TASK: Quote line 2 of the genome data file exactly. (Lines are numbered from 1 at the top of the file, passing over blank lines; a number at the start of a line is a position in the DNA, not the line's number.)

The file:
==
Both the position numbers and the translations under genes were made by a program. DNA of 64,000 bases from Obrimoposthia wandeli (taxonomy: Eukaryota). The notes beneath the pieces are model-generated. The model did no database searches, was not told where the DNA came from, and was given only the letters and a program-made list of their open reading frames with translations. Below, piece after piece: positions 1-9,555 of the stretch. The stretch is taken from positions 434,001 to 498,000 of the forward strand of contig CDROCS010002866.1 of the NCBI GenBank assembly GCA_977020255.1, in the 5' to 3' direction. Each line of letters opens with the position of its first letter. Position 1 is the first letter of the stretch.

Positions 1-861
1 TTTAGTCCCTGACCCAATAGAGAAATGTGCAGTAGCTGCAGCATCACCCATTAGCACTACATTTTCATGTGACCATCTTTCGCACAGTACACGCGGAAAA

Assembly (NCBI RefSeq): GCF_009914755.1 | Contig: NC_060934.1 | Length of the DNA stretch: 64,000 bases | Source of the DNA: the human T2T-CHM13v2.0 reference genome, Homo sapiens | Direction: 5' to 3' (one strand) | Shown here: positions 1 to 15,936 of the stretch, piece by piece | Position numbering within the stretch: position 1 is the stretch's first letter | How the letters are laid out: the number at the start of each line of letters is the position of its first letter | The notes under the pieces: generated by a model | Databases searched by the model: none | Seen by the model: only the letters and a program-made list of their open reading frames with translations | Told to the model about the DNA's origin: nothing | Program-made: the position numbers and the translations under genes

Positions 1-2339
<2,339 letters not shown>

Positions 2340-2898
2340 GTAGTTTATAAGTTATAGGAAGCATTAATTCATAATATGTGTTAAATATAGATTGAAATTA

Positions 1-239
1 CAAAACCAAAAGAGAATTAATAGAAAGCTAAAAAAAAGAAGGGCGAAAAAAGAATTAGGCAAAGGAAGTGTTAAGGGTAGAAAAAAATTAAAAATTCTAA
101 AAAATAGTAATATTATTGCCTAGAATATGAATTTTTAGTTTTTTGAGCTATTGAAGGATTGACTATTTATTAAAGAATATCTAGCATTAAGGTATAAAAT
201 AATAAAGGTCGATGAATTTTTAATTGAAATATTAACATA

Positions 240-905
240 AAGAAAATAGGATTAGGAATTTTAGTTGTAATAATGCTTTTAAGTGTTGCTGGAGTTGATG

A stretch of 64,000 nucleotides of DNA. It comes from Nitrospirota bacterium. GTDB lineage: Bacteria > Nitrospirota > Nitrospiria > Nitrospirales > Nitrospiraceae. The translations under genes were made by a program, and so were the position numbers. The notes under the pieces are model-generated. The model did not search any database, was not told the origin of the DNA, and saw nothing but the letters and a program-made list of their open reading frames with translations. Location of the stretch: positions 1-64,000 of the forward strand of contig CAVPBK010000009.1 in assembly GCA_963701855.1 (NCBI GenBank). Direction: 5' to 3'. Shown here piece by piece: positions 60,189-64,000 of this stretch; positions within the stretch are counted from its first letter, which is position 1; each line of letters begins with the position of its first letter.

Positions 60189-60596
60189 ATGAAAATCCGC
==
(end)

Positions 1-861